Robotic process automation implementation and market landscape
Robotic process automation (RPA) leverages artificial intelligence to configure computer software for handling rule-based processes, manipulating data, triggering responses, and communicating with different digital systems and even customers. These solutions use artificial intelligence (AI) to execute repetitive tasks, obviating much of the need for human intervention.
The RPA market was ~$600m in 2016 and analysts expect 20%+ CAGR from 2017 to 2024. RPA is having its day as increasing demand to automate processes ranging from customer inquiries to supply chain to transaction processing place RPA implementations top of the chief intelligence officer’s (CIO’s) mind. Given these benefits, Gartner estimates that automation and artificial intelligence will reduce employee requirements in business shared-service centers by 65% by 2020. Reduce this estimate by 50% and there’s still little doubt of the compelling RPA market opportunity.
RPA business process and job impact
From desktop recorded automation to a digital workforce platform, RPA opportunity abounds. Early adoption has involved supply chain, transaction processing, and customer relationship management (CRM). Vertical industry solutions capture the most appeal, given the business process automation aspect of RPA solutions.
Employees providing manual editing and ubiquitous patchwork tasks to fill the gaps between existing enterprise processes and software face jeopardy. On the other hand, new twists on old jobs are emerging and gaining importance. Within CRM, job functions like sales orchestration will reduce the need for data entry specialists. On the information technology (IT) side, Java skill sets lend themselves to implementing many RPA solutions, and data scientist and business consulting capabilities are required to design and maintain these solutions. RPA is one of many trends increasing the need for the big 3: data scientists, business analysts, and consulting skill sets. RPA implementations are well-suited for offsite client delivery and further support the digital studio delivery approach popular in today’s IT services delivery models.
RPA customer wins, however, remain fledgling. Most implementations are small and still at the pilot stage. Boutiques have been nimble and have chased some of these smaller deals. Inevitably, over time, boutiques will push larger deals across the finish line. As larger enterprises begin RPA adoption, larger system integrators (SIs) may acquire smaller boutiques with a track record, albeit a limited one , in the hopes larger SI prospects will give the nod to those integrators with any use-case experience. The synergy equation of larger SIs buying boutiques for their use-case experience with emerging technologies has been one of the most dominant and compelling themes over the past decade, and RPA is expected to follow the same trend.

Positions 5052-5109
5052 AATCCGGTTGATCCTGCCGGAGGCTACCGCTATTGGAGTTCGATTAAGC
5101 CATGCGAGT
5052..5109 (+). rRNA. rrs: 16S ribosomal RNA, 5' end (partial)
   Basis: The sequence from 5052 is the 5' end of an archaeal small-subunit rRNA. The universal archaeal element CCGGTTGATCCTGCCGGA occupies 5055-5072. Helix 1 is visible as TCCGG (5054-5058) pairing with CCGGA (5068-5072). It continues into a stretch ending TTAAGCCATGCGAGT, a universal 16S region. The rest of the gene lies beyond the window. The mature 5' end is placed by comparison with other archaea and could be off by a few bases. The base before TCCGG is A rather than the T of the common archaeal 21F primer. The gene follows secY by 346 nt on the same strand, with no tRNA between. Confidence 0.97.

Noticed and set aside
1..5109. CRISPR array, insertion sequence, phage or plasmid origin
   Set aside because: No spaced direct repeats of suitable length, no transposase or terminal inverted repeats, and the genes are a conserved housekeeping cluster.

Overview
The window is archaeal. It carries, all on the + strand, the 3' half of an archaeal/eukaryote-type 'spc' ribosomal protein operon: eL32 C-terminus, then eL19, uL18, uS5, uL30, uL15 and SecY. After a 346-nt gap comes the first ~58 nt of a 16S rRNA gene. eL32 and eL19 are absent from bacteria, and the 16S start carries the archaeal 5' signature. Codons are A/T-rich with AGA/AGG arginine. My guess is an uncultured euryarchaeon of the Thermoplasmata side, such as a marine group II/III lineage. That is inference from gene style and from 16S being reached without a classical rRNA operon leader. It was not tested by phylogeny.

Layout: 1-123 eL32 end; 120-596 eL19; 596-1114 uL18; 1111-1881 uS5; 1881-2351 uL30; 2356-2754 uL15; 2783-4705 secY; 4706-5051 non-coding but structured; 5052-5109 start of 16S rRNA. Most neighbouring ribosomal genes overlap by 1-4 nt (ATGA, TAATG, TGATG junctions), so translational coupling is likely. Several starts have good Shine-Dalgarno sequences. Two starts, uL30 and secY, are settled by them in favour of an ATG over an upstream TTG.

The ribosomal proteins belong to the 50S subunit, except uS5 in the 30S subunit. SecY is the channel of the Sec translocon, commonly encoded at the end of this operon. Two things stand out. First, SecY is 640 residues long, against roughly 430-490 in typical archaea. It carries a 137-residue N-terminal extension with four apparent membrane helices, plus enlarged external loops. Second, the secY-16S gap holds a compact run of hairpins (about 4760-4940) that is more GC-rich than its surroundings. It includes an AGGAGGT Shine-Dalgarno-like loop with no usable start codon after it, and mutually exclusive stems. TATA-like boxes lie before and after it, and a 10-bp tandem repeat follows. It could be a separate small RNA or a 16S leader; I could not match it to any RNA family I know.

Most of the larger SIs have RPA-focused efforts. As is the way with emerging technologies, initial projects take the form of pilots and blueprints. Visionaries see the handwriting and make the bet while laggards will wait for terrain to be settled and move in only once larger projects are up for RFPs. On paper, RPA erodes the labor-arbitrage-based offshore play; however, innovative offshore players will see beyond this and make the necessary investments here to remain competitive based on value, and not cost savings alone.
Implementation partners are still sorting out how to partner with the leading vendors. Vendors are ramping up their sales and marketing programs and rely on implementation partners to participate in the license sale process.
What implementations look like
The typical implementation follows a traditional strategic process:
- Blueprint or road map —Facilitated session led by software vendors and/or implementation partners. Requires high-end consulting and business analyst skill sets.
- Vendor selection/license sale —Typically a software-as-a-service (SaaS) model
- Implementation pilot — Implementation partners help clients select low-hanging fruit. Skills required include consulting, data scientists, and business analysts.
- Reset, expand scope, and ideally turn into multi-year projects
- Post-implementation support —Areas such as exception handling, rules updating, and administration.
Since RPA solutions tend to automate business-process-specific activities, industry verticalization/expertise is vital to return on investment (ROI).
Leroy Davis, partner, 7 Mile Advisors. This article originally appeared on 7 Mile Advisors’ blog. 7 Mile Advisors is a CFE Media content partner. Edited by Chris Vavra, production editor, Control Engineering, CFE Media, email@example.com.